For the next few days, I wake up every morning, genuinely surprised that the accident wasn’t a dream. It doesn’t disappoint me, or make me sad, it just surprises me. I open my eyes to look at the exact same spot I was studying on the ceiling before dozing off, and think to myself; oh, ok, so it actually happened.
I have a brace on my neck, which means I can’t move my head at all. I feel like a floating mind, out of context, and disconnected from my physical body. It’s strange not to know where I am, not to know what’s around me.
Mum and Mat spend a lot of time describing the room to me.
“The view from the window is beautiful Luce,” mum says. “It’s of the Oakland Hills. The sun is shining, and someone is walking into the building with a bunch of flowers”.
“Where are you sitting Mat?” I ask, trying to fit him into my image of the room.
“On a chair that turns into a bed,” he tells me. “It’s right next to you, and it’s where I sleep every night”.
“Oh,” I get the feeling he’s told me this before, but I don’t remember. “Is it comfortable?”
“It’s OK, yeah”.
There have been a surprising amount of laughs today. In fact, despite everything, I have found myself mostly happy for the last couple of days. I don’t know if it’s the Morphine, but I have a strange sense of acceptance; a sense of warmth, and intrigue; that Mat, Mum and I are a tenacious team on some kind of unpredictable and exciting adventure.
It’s definitely the morphine.
A nurse walks in. I can see her out of the corner of my eye. She walks towards me and I feel a dull pain in the general area my legs should be.
I lose it. “Oh God, please don’t. Please don’t touch me!”
“You need to tell her what you are going to do before you touch her,” Mat tells her in a calm patient voice, as if he’s already said this a hundred times. “She can’t see you, and she gets upset when she doesn’t know what’s going on”.
“OK,” the nurse says. She has yellow hair, I think. I try and focus my eyes but it’s difficult to see.
I follow her voice around the room, trying to place her in it.
“Hi Miss Lucy,” she says in a warm southern accent. “I’m going to put this pillow under your leg now. I think this will make you more comfortable”.
It doesn’t. Nothing does. I don’t think the pain is localised yet so my whole body hurts, an indiscriminate blur of intensity.
One benefit of not being able to see my body is that I still have very little idea of what’s wrong with it. I ask Mat and Mum about this on a regular basis, but I can never seem to hang on to a memory of their response, their words like a balloon on a string, floating just out of my reach.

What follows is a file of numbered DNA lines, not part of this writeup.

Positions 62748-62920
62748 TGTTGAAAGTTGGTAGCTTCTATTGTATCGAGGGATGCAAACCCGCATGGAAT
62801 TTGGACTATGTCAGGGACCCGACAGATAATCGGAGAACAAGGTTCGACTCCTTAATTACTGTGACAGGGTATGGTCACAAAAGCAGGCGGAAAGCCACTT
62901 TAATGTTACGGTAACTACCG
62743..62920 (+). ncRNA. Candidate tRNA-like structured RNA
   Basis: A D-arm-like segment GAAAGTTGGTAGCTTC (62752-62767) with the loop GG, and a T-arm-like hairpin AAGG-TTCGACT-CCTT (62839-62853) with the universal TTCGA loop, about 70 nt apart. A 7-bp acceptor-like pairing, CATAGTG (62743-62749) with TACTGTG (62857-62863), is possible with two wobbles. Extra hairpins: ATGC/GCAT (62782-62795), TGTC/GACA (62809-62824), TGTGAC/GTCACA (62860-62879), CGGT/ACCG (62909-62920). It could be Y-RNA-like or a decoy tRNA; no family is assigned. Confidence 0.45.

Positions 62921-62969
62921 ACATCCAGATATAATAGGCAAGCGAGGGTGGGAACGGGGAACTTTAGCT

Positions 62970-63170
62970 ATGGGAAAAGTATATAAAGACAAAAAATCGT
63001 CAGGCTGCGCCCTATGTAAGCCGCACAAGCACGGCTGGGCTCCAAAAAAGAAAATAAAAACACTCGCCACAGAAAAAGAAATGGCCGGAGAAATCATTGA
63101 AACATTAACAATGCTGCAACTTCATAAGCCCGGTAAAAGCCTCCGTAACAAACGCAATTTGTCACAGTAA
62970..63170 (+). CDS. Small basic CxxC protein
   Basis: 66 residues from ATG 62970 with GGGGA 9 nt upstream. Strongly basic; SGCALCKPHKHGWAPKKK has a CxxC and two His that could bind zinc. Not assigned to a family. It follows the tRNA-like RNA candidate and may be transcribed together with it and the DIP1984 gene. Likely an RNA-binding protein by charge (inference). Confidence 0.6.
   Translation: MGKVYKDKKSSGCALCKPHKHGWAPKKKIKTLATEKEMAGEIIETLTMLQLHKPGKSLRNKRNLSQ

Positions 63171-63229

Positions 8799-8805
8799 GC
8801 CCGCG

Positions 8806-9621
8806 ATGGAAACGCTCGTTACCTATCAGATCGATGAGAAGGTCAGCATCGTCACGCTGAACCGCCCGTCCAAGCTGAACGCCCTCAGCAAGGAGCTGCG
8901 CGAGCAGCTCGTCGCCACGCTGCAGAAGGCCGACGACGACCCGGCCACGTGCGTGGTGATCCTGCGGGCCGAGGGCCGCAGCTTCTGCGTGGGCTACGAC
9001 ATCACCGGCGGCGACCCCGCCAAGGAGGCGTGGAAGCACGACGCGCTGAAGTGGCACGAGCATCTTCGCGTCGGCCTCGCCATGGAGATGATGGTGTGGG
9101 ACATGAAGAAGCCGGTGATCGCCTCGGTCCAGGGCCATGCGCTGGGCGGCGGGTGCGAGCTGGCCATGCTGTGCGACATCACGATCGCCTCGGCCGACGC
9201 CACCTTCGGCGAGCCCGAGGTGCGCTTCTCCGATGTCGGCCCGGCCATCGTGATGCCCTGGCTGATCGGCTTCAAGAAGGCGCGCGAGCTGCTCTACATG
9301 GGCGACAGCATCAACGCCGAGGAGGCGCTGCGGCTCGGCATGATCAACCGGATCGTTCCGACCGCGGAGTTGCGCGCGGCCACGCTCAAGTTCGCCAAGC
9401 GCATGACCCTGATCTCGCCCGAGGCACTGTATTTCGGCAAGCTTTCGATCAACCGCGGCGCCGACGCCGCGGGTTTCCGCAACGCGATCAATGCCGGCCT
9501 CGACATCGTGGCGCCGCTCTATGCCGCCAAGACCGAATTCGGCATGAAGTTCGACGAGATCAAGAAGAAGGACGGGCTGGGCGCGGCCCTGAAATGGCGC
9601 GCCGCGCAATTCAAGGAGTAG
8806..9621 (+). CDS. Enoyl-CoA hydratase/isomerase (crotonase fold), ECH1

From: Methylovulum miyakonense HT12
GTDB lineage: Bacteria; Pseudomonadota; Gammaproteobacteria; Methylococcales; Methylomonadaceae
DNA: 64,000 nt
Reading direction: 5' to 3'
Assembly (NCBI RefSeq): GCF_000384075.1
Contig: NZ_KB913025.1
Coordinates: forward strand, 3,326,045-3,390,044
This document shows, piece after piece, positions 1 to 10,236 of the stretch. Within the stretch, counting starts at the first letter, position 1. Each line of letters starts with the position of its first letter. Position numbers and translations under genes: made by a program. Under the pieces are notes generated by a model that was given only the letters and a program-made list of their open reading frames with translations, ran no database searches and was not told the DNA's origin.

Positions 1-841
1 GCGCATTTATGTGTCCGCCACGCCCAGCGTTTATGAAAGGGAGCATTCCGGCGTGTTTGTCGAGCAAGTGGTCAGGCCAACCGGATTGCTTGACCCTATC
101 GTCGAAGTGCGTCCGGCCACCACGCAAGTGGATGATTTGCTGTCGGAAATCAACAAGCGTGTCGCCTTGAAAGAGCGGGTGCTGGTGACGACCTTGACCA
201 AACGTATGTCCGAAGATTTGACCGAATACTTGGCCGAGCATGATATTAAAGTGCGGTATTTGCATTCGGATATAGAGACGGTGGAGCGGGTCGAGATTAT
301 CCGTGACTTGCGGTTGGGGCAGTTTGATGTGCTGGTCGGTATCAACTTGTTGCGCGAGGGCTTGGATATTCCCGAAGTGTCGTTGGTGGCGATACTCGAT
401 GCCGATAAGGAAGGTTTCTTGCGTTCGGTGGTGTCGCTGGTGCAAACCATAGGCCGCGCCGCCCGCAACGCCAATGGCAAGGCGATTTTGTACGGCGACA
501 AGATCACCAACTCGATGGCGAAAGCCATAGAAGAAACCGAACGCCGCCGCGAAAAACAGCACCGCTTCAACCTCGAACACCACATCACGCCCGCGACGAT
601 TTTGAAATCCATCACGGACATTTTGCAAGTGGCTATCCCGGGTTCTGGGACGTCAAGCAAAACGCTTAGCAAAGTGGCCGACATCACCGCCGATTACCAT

My nose itches, but I can’t figure out how to scratch it.
“Scratch my nose, mum,” I command.
She appears in my field of vision and does as instructed.
“No. Harder,” I say, failing to mask a surge of frustration. It’s strange, being so out of control. Not being able to do anything for myself. But who is this whiny person I have become? God, this is hard.
Lunch arrives. It is Jello again. Mum feeds it to me with a spoon. It feels cold and unwelcome in my mouth, but I swallow it. They are trying to feed me this thick, gloopy drink that tastes like metal, but I‘m being a little bitch about it.
“It’s disgusting,” I moan.
“But it’s good for you,” mum protests.
I get distracted by a sensation I don’t recognise, and start to explore my body with my suddenly working right hand. I move it down my torso, making distorted faces as it is met with only numbness and swelling. But then, something else. A huge metal bar that seems to be sticking out of my pelvis. It is absolutely enormous.
“What’s this?!” I grope at it, panic coursing through my veins like a shot of adrenaline. “It’s, it’s pinning me to the bed. It’s pinning me to the bed!”
“It’s not Lucy”, Mum says calmly. “It’s your external fixator. It’s just keeping your hips in place, but it doesn’t go through you, don’t’ worry”.
I don’t believe her, continuing to grope around my swollen, numb torso. “It’s pinning me, mum. It’s pinning me.”
Mat goes to find a nurse to explain my injuries, and what they’ve done for me so far. Only fragments of memory stick; lots of words; becoming frustrated; a nurse storming out; a nurse apologising. I don’t know if these are real memories or shadows of a dream, but I still can’t seem to hold onto an explanation. Why has my tummy been opened up? And why are there staples all the way down it?
“Press your morphine button baby,” Mat says, sensing my discomfort. “The nurse keeps telling you, you need to use it more”.
Night falls, and I try to sleep, but the nurses wake me up every two hours to turn me over. It takes five of them to do it, and the whole charade is torturous. I sense what feels like twenty sets of hands working their way underneath my right-hand side and tense up, ready for the next round of pain.
“She prefers it when you go really slow, and talk her through what you’re doing,” I hear Mat’s voice, instructing the team of nurses in the middle of the night. His presence soothes me. When does he sleep? When does he eat?
They start to move and I scream in protest as the pain consumes my back, my neck, my shoulder, my hips.
“No, not like that, you’re hurting her”.
When I next wake up, I have been into surgery and my left arm is in a cast. I imagine I must have lost a day somewhere, but I finally remember what’s happened. My arm! It was broken, but they have fixed it, with pins! The memory makes me smile.
I look up at my usual view of the ceiling and see my arm has been elevated above me and is attached to some kind of makeshift hanger. The small stuffed fox from above our fridge is hanging there too, staring down at me. Cute little guy. How did he get there?
I look back at my arm, and notice my favourite ‘Dragons vs Unicorns’ sock has been pulled over my hand and up over my cast.
I glance towards Mat and raise an eyebrow.
He shrugs and smiles.
“We didn’t want your hand to get cold”.